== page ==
I will not hurt myself this year and freak my mom out!


Sewer Sally the Kitten:

I will eat only my food and not steal my brother's.

 Cleopatra the Cat:

I am perfect, I have no need for such sophomoric games. 



Happy New Year Everyone!




Thursday, November 20, 2014

Has your dog been diagnosed with diabetes?

By Jane Bishop

 If so, take a deep breath. With good care and monitoring, your dog can live a normal healthy lifespan. Although diabetes can’t be cured, the condition can be successfully managed with daily insulin injections, and changes in diet and lifestyle.

      Controlling diabetes often requires insulin injections every day to restore your diabetic dog’s insulin level, and manage blood glucose concentrations. Each diabetic dog’s requirements are different, so you will need to work with your veterinarian to find the correct dose and treatment regimen for your pet. It may be necessary for your dog to stay at the veterinary clinic for a few days so your Doctor can closely monitor your dog’s response to treatment.

        If your dog does need daily insulin injections, you’ll need to learn how to administer them. At first you may be nervous or even afraid of giving your dog an injection. You’re not alone! Many pet owners are anxious about giving injections. It is easier than you think, and you will quickly learn how to handle daily injections with little stress for your pet or for you.

       Monitoring your dog’s blood glucose concentration is a very important part of diabetes management. Because each diabetic pet is different, your veterinarian will need to help you determine which method of monitoring will work best for you and your dog.

         Diet plays a vital role in helping to keep your dog’s diabetes regulated. Suggested foods include W/D or G/D. These foods include a source of quality protein, in addition to complex carbohydrates and dietary fiber to help slow absorption of glucose from the digestive system. It also usually has a low fat content. Overall, a palatable and nutritious diet that minimizes fluctuations in blood glucose and helps your dog maintain a healthy weight is important for managing diabetes.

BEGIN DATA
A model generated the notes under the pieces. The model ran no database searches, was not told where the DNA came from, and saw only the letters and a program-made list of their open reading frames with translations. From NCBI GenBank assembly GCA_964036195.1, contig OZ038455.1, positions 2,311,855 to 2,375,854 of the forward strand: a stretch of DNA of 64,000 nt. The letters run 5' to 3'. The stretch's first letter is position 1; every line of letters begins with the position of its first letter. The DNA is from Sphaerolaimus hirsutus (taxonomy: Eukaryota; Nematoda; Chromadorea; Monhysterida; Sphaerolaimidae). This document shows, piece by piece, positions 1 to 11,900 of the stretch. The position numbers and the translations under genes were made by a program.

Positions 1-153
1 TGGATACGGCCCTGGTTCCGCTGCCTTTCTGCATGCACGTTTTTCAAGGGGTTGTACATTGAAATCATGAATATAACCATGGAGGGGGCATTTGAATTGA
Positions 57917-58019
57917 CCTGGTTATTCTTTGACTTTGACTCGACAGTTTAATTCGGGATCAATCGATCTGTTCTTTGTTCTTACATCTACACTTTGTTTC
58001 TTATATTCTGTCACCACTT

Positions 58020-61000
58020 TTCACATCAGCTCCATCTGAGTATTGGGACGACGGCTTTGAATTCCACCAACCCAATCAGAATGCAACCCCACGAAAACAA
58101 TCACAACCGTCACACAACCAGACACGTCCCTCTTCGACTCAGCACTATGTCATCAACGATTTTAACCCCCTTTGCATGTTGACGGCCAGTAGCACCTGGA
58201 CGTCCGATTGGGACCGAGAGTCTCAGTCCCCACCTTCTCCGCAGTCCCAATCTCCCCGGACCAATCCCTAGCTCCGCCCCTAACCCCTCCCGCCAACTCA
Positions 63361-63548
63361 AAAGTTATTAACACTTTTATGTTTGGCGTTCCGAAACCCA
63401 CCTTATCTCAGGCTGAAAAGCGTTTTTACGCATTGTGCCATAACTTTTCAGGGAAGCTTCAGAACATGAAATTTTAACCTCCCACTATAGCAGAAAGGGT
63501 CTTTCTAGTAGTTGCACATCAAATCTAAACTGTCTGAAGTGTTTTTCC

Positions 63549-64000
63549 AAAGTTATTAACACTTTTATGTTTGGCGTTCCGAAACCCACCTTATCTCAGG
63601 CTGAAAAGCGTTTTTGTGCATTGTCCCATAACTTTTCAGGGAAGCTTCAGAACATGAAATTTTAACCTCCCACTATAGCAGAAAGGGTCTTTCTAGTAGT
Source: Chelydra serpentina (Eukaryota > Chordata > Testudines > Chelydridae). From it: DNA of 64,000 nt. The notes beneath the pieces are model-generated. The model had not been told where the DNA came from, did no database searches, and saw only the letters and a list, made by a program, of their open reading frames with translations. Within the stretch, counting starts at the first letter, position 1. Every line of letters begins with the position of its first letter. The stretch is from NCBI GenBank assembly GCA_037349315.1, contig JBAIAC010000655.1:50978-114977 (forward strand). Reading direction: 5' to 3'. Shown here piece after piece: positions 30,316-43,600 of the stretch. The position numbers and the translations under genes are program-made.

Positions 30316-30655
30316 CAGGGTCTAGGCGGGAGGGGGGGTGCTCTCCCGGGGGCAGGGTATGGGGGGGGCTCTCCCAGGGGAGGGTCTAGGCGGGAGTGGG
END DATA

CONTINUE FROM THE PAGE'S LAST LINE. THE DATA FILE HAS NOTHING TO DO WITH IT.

Exercise helps keep pets active, healthy, and happy. For diabetic dogs however, exercise needs to be regulated because activity affects your dog’s blood glucose concentrations. It is best to create a consistent exercise routine for your diabetic dog to avoid sudden changes in glucose requirements. If you are concerned about the amount of exercise your diabetic pet needs, please contact the staff at Central Kentucky Veterinary Center.

           Diabetes can affect a dog differently over time. While you may feel confident in your ability to care for your diabetic dog, visiting your veterinarian regularly will help you to successfully manage the condition. With a chronic condition like diabetes, it is important to stay in close touch your veterinarian and clinic staff.

            You can rely on the staff at Central Kentucky Veterinary Center to answer all your questions and help you as you learn to manage your dog’s diabetes successfully.  You can reach us at 502-863-0868.

** Not all insulin and syringes are equal,  always use what your veterinarian recommends.


Tuesday, November 11, 2014

Feline Diabetes Management

By Tammy Washburn, LVT 

            Feline Diabetes affects ¼ million cats each year and treating them can be challenging.  Most cats will need to be on insulin twice a day and a specific food for the rest of their life. Routine